Lowering the Barrier to Access: The Archives Unleashed Cloud Project


The Archives Unleashed Project aims to make petabytes of historical internet content accessible to scholars and others interested in researching the recent past. We respond to one of the major issues facing web archiving research: that while tools exist to work with WARC files and to enable computational analysis, they require a considerable level of technical knowledge to deploy, use, and maintain.

Our project uses the Archives Unleashed Toolkit, an open-source platform for analyzing web archives (https://github.com/archivesunleashed/aut). Due to space constraints we do not discuss the Toolkit at length in this abstract. While the Toolkit can analyze ARC and WARC files at scale, it requires knowledge of the command line and a developer environment. We recognize that this level of technical expertise is beyond the level of the average humanities or social sciences researcher, and our approaches discussed in this paper concern themselves with making these underlying technical infrastructures accessible.

This presentation presents the Archives Unleashed Cloud: both to introduce it to researchers, but also to stimulate a conversation around where the work of the researcher begins and the work of the research platform ends. It also discusses the problem of long-term project sustainability. Researchers want services such as the Cloud, but how do we provide this service to them in a cost-effective manner?

Stage One: Learning to WALK

In 2016, we launched the Web Archives for Longitudinal Knowledge (WALK) project thanks to support from Compute Canada’s Research Platforms and Portals competition. Our goal was to bring Canadian Archive-It partners together into one search portal and with analytic tools so that researchers could extract datasets of interest. By working with collections from six Canadian universities (Alberta, Dalhousie, Toronto, Victoria, Simon Fraser, and Winnipeg) we were able to develop our infrastructure, explore edge cases in terms of strange data and errors within ARC and WARC files, and provide public search access to web archive collection using our “Warclight” portal (i.e. http://dalhousie.archivesunleashed.org).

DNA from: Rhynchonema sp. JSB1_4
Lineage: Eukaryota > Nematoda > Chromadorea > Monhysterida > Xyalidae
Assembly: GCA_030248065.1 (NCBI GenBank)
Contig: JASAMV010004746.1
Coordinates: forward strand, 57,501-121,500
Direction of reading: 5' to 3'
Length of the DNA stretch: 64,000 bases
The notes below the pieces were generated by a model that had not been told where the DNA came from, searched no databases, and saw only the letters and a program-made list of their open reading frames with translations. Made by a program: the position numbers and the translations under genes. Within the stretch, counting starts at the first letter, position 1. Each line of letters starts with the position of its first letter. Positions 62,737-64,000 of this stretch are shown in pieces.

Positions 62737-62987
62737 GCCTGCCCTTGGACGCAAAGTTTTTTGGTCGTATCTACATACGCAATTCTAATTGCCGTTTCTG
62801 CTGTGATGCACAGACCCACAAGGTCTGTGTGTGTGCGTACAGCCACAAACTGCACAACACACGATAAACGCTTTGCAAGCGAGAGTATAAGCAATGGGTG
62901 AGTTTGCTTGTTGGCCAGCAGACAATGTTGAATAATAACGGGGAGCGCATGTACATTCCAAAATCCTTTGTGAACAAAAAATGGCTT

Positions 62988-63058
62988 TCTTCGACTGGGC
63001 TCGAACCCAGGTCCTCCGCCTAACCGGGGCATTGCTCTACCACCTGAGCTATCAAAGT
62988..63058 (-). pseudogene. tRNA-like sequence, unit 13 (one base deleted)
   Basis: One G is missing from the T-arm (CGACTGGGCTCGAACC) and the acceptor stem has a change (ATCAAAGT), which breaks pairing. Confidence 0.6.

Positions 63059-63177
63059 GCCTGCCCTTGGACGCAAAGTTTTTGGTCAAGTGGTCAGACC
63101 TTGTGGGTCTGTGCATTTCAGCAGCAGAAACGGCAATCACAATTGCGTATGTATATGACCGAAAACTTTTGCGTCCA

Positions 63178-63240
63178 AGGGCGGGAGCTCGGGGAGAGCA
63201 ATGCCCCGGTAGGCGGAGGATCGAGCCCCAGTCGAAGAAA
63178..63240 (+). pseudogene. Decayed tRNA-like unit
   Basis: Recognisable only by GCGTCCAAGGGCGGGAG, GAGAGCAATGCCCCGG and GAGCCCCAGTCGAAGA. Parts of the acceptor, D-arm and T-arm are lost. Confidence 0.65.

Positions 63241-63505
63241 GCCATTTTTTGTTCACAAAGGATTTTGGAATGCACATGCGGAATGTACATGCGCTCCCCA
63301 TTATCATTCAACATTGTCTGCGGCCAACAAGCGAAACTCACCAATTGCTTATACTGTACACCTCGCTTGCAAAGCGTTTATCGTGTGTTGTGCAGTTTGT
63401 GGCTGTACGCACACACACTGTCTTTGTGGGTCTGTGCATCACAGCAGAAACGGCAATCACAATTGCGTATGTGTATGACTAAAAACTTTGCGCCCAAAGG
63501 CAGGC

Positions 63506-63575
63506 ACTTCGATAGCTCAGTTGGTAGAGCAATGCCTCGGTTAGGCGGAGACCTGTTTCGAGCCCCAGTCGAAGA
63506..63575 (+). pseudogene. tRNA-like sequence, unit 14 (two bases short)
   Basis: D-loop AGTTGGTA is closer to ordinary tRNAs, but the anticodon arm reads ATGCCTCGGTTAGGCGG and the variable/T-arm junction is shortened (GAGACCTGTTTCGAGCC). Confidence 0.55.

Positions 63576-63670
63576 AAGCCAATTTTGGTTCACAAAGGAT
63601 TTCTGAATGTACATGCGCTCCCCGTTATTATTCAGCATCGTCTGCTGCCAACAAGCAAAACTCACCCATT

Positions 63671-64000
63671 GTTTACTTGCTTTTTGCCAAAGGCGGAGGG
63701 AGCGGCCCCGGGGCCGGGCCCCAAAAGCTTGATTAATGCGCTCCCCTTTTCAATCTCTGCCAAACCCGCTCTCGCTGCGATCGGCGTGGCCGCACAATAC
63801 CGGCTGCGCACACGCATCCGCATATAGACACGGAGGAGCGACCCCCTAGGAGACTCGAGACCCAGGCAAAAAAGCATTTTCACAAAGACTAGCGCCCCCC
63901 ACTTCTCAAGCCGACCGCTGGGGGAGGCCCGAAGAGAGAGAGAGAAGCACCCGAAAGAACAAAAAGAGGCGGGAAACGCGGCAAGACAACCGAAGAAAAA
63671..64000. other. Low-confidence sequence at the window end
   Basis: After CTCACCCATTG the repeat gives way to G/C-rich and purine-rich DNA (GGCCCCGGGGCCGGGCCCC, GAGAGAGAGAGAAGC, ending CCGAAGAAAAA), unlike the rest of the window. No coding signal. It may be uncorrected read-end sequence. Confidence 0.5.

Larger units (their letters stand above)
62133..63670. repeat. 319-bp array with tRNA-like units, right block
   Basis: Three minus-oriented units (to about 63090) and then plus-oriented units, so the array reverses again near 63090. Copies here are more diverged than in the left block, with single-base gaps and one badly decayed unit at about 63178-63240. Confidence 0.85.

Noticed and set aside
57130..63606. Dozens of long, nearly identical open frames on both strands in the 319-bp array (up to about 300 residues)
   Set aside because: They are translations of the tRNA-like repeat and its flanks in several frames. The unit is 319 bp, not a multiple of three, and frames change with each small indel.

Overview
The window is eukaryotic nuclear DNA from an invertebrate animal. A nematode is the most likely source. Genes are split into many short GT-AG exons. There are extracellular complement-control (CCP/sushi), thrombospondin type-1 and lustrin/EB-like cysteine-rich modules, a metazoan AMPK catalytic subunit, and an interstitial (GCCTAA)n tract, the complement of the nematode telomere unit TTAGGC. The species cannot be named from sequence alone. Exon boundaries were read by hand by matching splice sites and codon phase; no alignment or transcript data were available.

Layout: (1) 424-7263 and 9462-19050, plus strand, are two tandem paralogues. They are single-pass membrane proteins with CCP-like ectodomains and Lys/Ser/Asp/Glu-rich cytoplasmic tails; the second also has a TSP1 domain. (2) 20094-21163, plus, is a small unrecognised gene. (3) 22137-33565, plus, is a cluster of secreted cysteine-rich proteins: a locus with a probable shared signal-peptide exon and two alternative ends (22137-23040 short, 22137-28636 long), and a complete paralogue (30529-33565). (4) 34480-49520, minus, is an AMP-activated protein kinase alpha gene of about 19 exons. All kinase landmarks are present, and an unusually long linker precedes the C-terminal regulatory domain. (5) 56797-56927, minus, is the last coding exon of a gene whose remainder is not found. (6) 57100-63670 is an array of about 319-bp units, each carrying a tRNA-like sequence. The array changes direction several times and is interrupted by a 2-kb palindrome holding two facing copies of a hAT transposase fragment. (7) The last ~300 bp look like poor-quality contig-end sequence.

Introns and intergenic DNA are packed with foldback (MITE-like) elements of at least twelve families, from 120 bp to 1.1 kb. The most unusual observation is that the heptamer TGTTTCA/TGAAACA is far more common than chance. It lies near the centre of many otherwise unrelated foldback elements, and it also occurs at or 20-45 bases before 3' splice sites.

Yet our goal to provide researcher access to under-utilized web collections was only partially successful. First of all, we did not interact directly with researchers or provide a modern interface for them to choose what they wanted to analyze. Secondly, everything relied on manual work from the project team. For the next stage of the project, we wanted to develop a self-service portal for users to interact with web archives.

Stage Two: Enter the Archives Unleashed Cloud

The Archives Unleashed Cloud thus aims to facilitate the analysis of web archives through a modern-web based UI. It bridges the gap between these easy-to-use curatorial tools and developer-focused analytics platforms. In short, right now, it is relatively easy to create a web archive – but it is still too difficult to analyze one! Growing out of the “Filter-Analyze-Aggregate-Visualize” cycle developed for the Archives Unleashed Toolkit (Lin et al, 2017), the Archives Unleashed Cloud is a web-based platform for analyzing web archives. It allows users to do the following:


As we develop the working version of the Archives Unleashed Cloud, one of the main concerns of the project team is the future of the Cloud after funding ends in 2020. While we are currently exploring whether the Cloud makes sense as a stand-alone non-profit corporation, we are still unsure about the future direction. How do services like this, that meet demonstrated needs, survive in the long run? Our presentation discusses our current strategies but hopes to engage the audience around the state-of-the-field and how to best reach web archiving practitioners.


Projects and services like WebRecorder.io and Archive-It have made amazing strides in the world of web archive crawling and capture. The Archives Unleashed Cloud seeks to make web archiving analysis similarly easy and straightforward. Yet the scale of web archival data makes this less straightforward.

Amsterdam, Netherlands
Nick Ruest
Associate Librarian